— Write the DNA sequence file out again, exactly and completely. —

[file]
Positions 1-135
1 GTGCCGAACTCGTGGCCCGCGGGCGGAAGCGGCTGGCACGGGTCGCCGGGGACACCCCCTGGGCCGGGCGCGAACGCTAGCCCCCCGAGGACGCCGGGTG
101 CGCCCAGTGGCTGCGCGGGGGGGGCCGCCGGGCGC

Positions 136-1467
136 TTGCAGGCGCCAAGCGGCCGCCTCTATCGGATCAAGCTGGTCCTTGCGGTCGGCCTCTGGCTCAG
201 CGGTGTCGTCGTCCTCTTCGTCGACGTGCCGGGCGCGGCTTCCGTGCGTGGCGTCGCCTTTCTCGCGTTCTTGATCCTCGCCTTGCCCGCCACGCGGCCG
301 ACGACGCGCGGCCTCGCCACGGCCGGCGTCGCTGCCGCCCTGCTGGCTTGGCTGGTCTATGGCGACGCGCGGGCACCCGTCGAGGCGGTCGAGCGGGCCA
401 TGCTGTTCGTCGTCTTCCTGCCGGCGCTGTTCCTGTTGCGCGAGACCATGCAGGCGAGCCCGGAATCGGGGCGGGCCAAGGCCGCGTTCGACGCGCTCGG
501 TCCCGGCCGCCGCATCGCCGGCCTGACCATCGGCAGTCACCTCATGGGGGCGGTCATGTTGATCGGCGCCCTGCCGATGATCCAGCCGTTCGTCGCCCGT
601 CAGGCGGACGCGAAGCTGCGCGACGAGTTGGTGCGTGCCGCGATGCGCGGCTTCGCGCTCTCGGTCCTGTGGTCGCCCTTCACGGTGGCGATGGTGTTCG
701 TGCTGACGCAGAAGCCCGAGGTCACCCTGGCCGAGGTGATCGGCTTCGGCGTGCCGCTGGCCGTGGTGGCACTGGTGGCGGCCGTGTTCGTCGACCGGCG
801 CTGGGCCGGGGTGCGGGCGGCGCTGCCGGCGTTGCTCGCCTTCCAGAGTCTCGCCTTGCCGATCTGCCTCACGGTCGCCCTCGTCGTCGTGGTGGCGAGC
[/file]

Positions 1-135
1 GTGCCGAACTCGTGGCCCGCGGGCGGAAGCGGCTGGCACGGGTCGCCGGGGACACCCCCTGGGCCGGGCGCGAACGCTAGCCCCCCGAGGACGCCGGGTG
101 CGCCCAGTGGCTGCGCGGGGGGGGCCGCCGGGCGC

Positions 136-1467
136 TTGCAGGCGCCAAGCGGCCGCCTCTATCGGATCAAGCTGGTCCTTGCGGTCGGCCTCTGGCTCAG
201 CGGTGTCGTCGTCCTCTTCGTCGACGTGCCGGGCGCGGCTTCCGTGCGTGGCGTCGCCTTTCTCGCGTTCTTGATCCTCGCCTTGCCCGCCACGCGGCCG
301 ACGACGCGCGGCCTCGCCACGGCCGGCGTCGCTGCCGCCCTGCTGGCTTGGCTGGTCTATGGCGACGCGCGGGCACCCGTCGAGGCGGTCGAGCGGGCCA
401 TGCTGTTCGTCGTCTTCCTGCCGGCGCTGTTCCTGTTGCGCGAGACCATGCAGGCGAGCCCGGAATCGGGGCGGGCCAAGGCCGCGTTCGACGCGCTCGG
501 TCCCGGCCGCCGCATCGCCGGCCTGACCATCGGCAGTCACCTCATGGGGGCGGTCATGTTGATCGGCGCCCTGCCGATGATCCAGCCGTTCGTCGCCCGT
601 CAGGCGGACGCGAAGCTGCGCGACGAGTTGGTGCGTGCCGCGATGCGCGGCTTCGCGCTCTCGGTCCTGTGGTCGCCCTTCACGGTGGCGATGGTGTTCG
701 TGCTGACGCAGAAGCCCGAGGTCACCCTGGCCGAGGTGATCGGCTTCGGCGTGCCGCTGGCCGTGGTGGCACTGGTGGCGGCCGTGTTCGTCGACCGGCG
801 CTGGGCCGGGGTGCGGGCGGCGCTGCCGGCGTTGCTCGCCTTCCAGAGTCTCGCCTTGCCGATCTGCCTCACGGTCGCCCTCGTCGTCGTGGTGGCGAGC